The Healthy “F” Word


I’m talking about FITNESS. Obesity is at an all time high and unfortunately on the rise. With more and more people trying to get healthy these days, there seem to be new workout programs and videos everywhere you turn. But let’s get back to the basics. Exercise is one of the best things you can do for your body. In addition to looking and feeling great there are many other added health benefits of exercise.

All it takes is 150 minutes of exercise per week… only 30 minutes, 5 days per week, to benefit


Benefits of exercise include (but are not limited to):

– Reduces the risk of cardiovascular disease, type 2 diabetes, and even breast and colon cancer!

– Promotes weight loss and weight maintenance (with a healthy diet of course)

– Strengthens muscles and bones

– Improves mood and sleep

– Increases lifespan

– Improves balance and reduces the risk of falls (Important for the “less young”)

How much exercise is enough?

All it takes is 150 minutes of aerobic exercise per week (an average of 30 minutes per day, 5 days per week) to benefit. You will benefit the most from moderate intensity exercise which means you can talk comfortably for the duration of exercise and/or 50-70% of your maximum heart rate related to age.

How to Calculate Maximum Heart Rate

50% (220- Your age) x 0.5=
70% (220-your age) x 0.7=

There are many great heart rate monitors available for tracking your progress. Even if you can’t initially achieve this goal, just being up and moving about is better for your health than being sedentary.

What kind of exercise is best?

There are many different types of physical activities to choose from. The most benefit comes from a regimen that includes both aerobic exercise (what you would typically think of as “cardio” such as running, elliptical machine, biking, etc) and strength training such as weight lifting, squats, crunches, resistance band exercises, Pilates and so on. If you are not sure where to start, there are many great gyms that have personal trainers that can help you choose a fitness plan that is right for you. They can also ensure that you are doing the exercises correctly and safely.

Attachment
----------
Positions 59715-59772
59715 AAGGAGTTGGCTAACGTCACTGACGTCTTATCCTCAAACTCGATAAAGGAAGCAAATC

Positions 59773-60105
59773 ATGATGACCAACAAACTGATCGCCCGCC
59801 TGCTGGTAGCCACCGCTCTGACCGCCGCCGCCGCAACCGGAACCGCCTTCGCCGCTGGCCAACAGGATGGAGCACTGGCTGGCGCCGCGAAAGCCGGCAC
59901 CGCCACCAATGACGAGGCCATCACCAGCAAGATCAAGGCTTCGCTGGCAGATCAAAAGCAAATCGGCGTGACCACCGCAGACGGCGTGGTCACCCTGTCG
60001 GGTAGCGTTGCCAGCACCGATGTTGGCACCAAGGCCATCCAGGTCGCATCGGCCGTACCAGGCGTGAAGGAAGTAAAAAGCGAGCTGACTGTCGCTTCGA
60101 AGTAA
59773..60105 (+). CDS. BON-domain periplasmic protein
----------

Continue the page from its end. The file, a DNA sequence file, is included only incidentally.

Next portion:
Work Out Smart, Not Hard

Some of you may think that exercising harder and longer is better. In fact, running long distances or spending hours on the treadmill can lead to muscle loss. If you are looking to burn calories it’s actually more efficient to do high intensity interval training exercises, where you mix high intensity exercises to increase your heart rate with low intensity exercises for recovery. Overexercising can lead to fatigue and injuries and can increase your susceptibility to infections, so take it easy on your body.

Don’t Forget to Stretch!

Always stretch after exercise. Stretching helps with flexibility and helps prevent muscle injury after exercise. Yoga is a great way to improve flexibility and relieve stress.

Excuses for Not Exercising, and How to Overcome Them

Not having enough time
– We make time for what we prioritize. Case and point!

Not wanting to go to the gym
– Who said you had to be a gym member? You can exercise in your home or outside. A little fresh air is even great for stress relief!

Thinking exercise means vigorous intensity
– Remember, as long as you can talk comfortably while exercising, you are benefitting.

Working out intensely and feeling sick or getting injured
– It’s great to have the motivation to exercise, but if you have not been physically active for awhile, start off slow and gradually build up endurance and strength and before you know it you will be exercising at increasing intensity with more ease!

Feeling embarrassed
– Whenever we feel like others are judging us, it’s mostly because we are judging ourselves. Other people are not living our lives for us. If anyone has anything negative to say, that’s on their terms and we have the power to not let it affect us. You have nothing to prove to anyone but do have the responsibility to do what is necessary to keep yourself healthy.

Exercise can be enjoyable if you change your perspective and make it fun. In addition to exercise, don’t forget to incorporate a healthy diet and adequate sleep as a part of your daily routine. As always, you are worthy of being healthy and strong!

Let me know what you think in the comment section below:

– When could you fit in 30 minutes per day, 5 days a week minimum for exercise?